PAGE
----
March 17, 2021
In the devastating wake of the Atlanta-area spa shootings that occurred yesterday evening, World Relief adamantly decries the violence committed against the eight victims who were killed, six of whom were Asian and all but one of whom were women. While some details relating to the current case are still emerging, these attacks occur amidst a clear trend of increased racially-motivated violence toward Asian Americans.
“World Relief is heartbroken by the recent increase in crimes against Asian-Americans and urges our community to join us in prayer for victims and their loved ones,” says Scott Arbeiter, president of World Relief. “World Relief entirely condemns violence and the racist rhetoric that can fuel such attacks.”.
World Relief is proud to follow the lead of Asian-American Christian leaders by affirming their Statement on Anti-Asian Racism in the Time of COVID-19, released last March, which states that while all Americans are living in fear of contracting COVID-19, Asian Americans in particular face the added fear of discrimination and violence on a daily basis. The FBI warned that hate crimes against Asian Americans would likely increase across the U.S., and as an organization committed to serving the needs of our world’s most vulnerable and marginalized, World Relief laments that racist rhetoric in response to the pandemic could manifest itself in increased incidences of violence toward Asian Americans.
“Hate and violence towards Asians must stop. It’s absolutely sickening to see the rash of hate crimes increase exponentially against Asians in the U.S. Asians are not a virus. This is our home,” says Jenny Yang, World Relief Senior Vice President of Policy and Advocacy. “All of us must collectively do more to fight against the scourge of hatred manifested both through our words and actions against not just Asians but other people of color as well. I call on the broader church to denounce such acts of violence and stand in solidarity with those of us in the Asian community.”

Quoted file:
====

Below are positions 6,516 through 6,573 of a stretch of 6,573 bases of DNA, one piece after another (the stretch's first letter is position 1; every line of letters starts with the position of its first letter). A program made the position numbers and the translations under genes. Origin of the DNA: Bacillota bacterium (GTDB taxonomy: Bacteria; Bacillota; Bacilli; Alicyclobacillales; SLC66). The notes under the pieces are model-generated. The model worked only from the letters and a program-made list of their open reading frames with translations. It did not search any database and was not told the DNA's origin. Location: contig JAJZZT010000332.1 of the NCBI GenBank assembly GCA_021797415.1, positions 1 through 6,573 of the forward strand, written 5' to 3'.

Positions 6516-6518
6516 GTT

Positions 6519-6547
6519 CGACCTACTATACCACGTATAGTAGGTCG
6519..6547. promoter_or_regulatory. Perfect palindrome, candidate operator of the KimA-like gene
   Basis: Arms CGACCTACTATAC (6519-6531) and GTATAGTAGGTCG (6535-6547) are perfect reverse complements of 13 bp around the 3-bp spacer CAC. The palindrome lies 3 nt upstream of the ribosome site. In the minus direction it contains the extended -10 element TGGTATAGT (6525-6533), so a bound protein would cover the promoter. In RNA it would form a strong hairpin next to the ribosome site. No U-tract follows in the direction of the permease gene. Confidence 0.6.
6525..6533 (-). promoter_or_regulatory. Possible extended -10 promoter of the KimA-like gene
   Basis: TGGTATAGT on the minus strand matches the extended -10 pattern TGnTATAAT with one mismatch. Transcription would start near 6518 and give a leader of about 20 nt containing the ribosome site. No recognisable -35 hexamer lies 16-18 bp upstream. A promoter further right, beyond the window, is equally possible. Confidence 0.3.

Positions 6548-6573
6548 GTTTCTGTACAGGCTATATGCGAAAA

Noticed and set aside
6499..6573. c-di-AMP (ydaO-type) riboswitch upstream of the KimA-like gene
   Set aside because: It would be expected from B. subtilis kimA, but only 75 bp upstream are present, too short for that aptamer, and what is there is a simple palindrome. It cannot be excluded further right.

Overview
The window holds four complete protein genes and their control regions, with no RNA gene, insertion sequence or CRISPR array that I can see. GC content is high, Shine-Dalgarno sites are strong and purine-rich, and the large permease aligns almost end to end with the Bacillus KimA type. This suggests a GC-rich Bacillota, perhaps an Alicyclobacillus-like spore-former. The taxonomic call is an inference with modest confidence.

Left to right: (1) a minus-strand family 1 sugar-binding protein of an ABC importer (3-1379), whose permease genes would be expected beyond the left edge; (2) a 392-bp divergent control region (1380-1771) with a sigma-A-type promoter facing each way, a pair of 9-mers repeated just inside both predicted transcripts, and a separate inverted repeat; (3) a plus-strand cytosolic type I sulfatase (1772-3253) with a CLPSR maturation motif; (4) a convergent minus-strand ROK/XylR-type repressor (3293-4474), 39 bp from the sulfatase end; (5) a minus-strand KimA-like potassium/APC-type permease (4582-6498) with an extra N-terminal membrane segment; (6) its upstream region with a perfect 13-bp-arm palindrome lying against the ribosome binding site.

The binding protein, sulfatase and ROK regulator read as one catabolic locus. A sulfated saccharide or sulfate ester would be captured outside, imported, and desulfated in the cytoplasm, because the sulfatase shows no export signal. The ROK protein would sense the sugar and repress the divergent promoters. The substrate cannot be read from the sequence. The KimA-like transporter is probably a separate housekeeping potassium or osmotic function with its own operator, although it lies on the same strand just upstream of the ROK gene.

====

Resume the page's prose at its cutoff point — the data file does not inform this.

“Among the refugees we have welcomed to the U.S. in the past decade, many have been individuals who were originally from Burma in Southeast Asia,” observes Tim Breene, CEO of World Relief. “While they are generally very grateful to be free from persecution that is often targeted at them for their ethnic and religious minority status in Burma, it is unconscionable that they and other Asian-Americans should face threats on account of their race in the U.S.”
World Relief leadership and our extended community of staff and volunteers acknowledge and repent that racism is not just a scourge afflicting American society but an undeniable disease within the U.S. church. We resolve to challenge the U.S. church to disciple people toward a Christ-like response to prejudice that celebrates the dignity of all people and decries all racist rhetoric, violence and systems.
World Relief calls upon the redemptive power of the Gospel to bind up wounds and empower true reconciliation across every social and racial divide. We urge individuals, organizations and churches to support the Asian American Christian Collaborative by going to www.asianamericanchristiancollaborative.com for resources for faithful action to address anti-Asian racism. We pray for the gift of true repentance in every heart and for the collective body of Jesus Christ to pursue healing, justice and unity as one.
About World Relief
World Relief is a global Christian humanitarian organization that brings sustainable solutions to the world’s greatest problems – disasters, extreme poverty, violence, oppression, and mass displacement. For over 75 years, we’ve partnered with churches and community leaders in the U.S. and abroad to bring hope, healing and transformation to the most vulnerable.
Learn more at worldrelief.org.
To download a PDF version of this press release, click here.
This post was originally published on World Relief.